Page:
Differential Privacy is a state-of-the-art Privacy Enhancing Technology which allows one to gather aggregated information without risking individual's privacy, however it comes at the cost of a privacy accuracy trade-off. Recently there have been some publications which expose a disparate accuracy loss over different subgroups of the training dataset when implementing a private version of Stochastic Gradient Descent.
This showcases how focusing and optimizing specific factors (Privacy), can have negative impacts on others ("Fairness"). A system's thinking approach allows one to deal with such complexities as well as the social and contextual factors of a system.
In my work I aim to not just have a better understanding of the causes of disparate accuracy drop when implementing Differential Privacy but also have a better understanding of the workings of the Consumer Credit Industry and their tech implementation process. The combination of the more traditional technical study on Differential Privacy as well as the analysis of the Consumer Credit Industry from a systems perspective will allow one to study the long and short-term impact of Differential Privacy within this context, from the perspective of the several stakeholders.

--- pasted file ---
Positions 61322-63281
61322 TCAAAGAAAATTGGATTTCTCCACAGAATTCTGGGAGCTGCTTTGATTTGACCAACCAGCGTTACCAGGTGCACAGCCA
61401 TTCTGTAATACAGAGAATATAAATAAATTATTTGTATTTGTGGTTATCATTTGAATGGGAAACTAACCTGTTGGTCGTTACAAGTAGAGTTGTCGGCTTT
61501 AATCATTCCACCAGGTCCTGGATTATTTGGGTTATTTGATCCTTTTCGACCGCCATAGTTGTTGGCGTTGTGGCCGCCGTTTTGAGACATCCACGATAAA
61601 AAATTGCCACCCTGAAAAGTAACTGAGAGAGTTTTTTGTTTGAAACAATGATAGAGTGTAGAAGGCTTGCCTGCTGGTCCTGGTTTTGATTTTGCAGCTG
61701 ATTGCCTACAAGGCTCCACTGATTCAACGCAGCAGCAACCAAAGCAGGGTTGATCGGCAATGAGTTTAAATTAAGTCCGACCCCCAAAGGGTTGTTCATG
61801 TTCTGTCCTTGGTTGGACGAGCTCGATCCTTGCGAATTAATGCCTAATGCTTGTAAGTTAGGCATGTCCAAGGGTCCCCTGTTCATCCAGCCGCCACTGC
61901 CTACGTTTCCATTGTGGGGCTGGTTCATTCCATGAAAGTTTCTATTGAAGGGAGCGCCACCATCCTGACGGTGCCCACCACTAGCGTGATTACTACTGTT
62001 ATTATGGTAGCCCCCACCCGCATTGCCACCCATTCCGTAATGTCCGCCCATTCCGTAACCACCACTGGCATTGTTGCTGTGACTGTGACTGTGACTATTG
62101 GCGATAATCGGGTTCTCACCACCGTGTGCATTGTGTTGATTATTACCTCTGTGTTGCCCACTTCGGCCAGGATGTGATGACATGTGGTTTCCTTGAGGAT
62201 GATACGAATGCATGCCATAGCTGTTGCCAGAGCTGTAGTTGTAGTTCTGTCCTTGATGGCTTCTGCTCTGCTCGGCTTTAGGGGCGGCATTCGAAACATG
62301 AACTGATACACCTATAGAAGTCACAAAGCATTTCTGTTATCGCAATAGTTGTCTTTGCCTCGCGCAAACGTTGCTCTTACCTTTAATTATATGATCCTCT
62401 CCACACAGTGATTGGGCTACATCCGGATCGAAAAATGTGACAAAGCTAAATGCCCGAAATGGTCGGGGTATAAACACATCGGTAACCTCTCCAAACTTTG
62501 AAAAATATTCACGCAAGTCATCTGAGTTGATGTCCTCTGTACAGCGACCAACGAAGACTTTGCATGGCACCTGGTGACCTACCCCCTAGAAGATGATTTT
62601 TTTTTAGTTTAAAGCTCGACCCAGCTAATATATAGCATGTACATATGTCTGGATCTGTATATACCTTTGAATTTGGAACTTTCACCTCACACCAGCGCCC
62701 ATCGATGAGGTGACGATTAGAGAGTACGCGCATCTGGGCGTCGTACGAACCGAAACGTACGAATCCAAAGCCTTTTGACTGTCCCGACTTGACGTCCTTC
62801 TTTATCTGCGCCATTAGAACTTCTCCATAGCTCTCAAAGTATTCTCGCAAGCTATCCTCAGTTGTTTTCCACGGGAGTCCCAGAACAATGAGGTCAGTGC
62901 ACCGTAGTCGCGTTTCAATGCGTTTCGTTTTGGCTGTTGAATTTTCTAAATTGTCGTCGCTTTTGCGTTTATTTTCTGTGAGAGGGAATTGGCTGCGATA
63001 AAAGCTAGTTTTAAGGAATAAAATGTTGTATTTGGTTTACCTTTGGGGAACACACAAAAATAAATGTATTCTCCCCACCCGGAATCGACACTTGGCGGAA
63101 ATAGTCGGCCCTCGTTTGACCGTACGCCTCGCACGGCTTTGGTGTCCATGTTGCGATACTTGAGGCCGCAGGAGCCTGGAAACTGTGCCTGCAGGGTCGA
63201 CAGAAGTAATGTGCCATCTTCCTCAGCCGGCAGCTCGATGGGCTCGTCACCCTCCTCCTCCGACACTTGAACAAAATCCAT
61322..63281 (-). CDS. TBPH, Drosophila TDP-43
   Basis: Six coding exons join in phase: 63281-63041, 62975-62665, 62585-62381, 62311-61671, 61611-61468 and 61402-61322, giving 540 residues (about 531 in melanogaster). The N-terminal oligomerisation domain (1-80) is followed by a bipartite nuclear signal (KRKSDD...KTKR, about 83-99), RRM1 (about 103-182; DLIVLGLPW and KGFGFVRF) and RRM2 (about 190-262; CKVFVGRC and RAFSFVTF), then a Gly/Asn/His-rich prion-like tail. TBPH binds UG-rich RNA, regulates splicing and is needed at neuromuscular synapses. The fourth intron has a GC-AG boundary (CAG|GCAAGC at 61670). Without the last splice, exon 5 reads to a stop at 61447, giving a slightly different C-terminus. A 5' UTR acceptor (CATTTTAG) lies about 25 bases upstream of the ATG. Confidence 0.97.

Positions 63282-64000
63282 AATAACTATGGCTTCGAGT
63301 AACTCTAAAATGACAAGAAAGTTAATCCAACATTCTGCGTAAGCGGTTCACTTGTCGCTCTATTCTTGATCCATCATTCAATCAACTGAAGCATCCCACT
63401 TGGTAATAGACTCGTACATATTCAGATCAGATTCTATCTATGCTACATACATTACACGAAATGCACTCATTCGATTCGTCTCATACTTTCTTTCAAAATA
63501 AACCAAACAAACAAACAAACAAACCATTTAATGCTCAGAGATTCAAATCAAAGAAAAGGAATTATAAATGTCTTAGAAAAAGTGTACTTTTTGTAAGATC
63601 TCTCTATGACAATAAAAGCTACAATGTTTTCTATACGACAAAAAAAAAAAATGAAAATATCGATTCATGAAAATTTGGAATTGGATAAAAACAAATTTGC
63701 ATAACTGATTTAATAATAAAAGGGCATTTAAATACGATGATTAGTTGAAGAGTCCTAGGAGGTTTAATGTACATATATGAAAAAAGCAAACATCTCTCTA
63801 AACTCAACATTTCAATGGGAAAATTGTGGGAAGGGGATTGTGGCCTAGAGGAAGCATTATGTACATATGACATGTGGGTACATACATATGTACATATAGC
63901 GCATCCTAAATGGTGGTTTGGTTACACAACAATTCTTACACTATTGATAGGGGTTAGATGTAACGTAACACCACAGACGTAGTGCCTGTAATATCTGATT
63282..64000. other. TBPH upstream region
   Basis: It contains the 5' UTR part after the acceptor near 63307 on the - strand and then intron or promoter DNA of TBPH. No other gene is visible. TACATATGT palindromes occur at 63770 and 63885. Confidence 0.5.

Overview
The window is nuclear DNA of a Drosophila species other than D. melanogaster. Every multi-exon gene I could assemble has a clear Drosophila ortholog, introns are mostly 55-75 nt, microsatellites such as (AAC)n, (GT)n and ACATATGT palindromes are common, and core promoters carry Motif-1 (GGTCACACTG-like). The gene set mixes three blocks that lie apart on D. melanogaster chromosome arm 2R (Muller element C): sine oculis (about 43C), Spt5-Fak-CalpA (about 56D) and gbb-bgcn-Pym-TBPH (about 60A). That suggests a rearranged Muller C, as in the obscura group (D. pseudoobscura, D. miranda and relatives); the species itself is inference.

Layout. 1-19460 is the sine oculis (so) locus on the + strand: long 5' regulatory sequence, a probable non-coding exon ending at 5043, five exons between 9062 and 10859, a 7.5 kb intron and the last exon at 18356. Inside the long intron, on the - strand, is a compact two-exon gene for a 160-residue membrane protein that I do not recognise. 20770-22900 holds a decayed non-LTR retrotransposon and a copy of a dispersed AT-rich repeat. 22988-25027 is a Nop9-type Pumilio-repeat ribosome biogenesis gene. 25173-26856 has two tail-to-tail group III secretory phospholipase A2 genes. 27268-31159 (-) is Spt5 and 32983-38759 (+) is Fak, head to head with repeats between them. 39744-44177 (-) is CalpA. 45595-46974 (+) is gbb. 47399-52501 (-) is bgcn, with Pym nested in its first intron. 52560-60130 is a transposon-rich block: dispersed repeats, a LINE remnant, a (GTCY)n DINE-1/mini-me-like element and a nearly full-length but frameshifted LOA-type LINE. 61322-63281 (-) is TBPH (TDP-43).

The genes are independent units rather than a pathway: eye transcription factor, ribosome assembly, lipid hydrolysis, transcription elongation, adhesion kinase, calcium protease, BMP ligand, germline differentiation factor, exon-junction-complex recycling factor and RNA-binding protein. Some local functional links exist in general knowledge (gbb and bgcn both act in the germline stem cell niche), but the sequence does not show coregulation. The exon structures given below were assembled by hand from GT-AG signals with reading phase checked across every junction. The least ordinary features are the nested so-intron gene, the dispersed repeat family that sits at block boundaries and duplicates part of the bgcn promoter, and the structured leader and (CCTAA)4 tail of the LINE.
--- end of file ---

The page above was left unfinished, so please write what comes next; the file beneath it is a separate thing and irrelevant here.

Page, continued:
I am currently recruiting for my next study: UK Consumer Credit Stakeholder Consultation
The study is made up of a 60~90 minute interview (held online).
It aims to understand the workings of the Industry and Interactions between staleholders as well as expert's attitudes towards Differential Privacy.
Participants will not have to disclose specific commercial information but are require line manager approval.
I am looking to recruit people who are, over the age of 18 who work or have worked in the Consumer Credit Industry, correspondent regulatory bodies (e.g. FCA, ICO) or work for credit/debt charities ans consumer advocate groups.
Participation in the study will be compensated with a £15 voucher.
If you are interested in the study don't hesitate in contacting me through email.
This author is supported by the Horizon Centre for Doctoral Training at the University of Nottingham (UKRI Grant No. EP/S023305/1).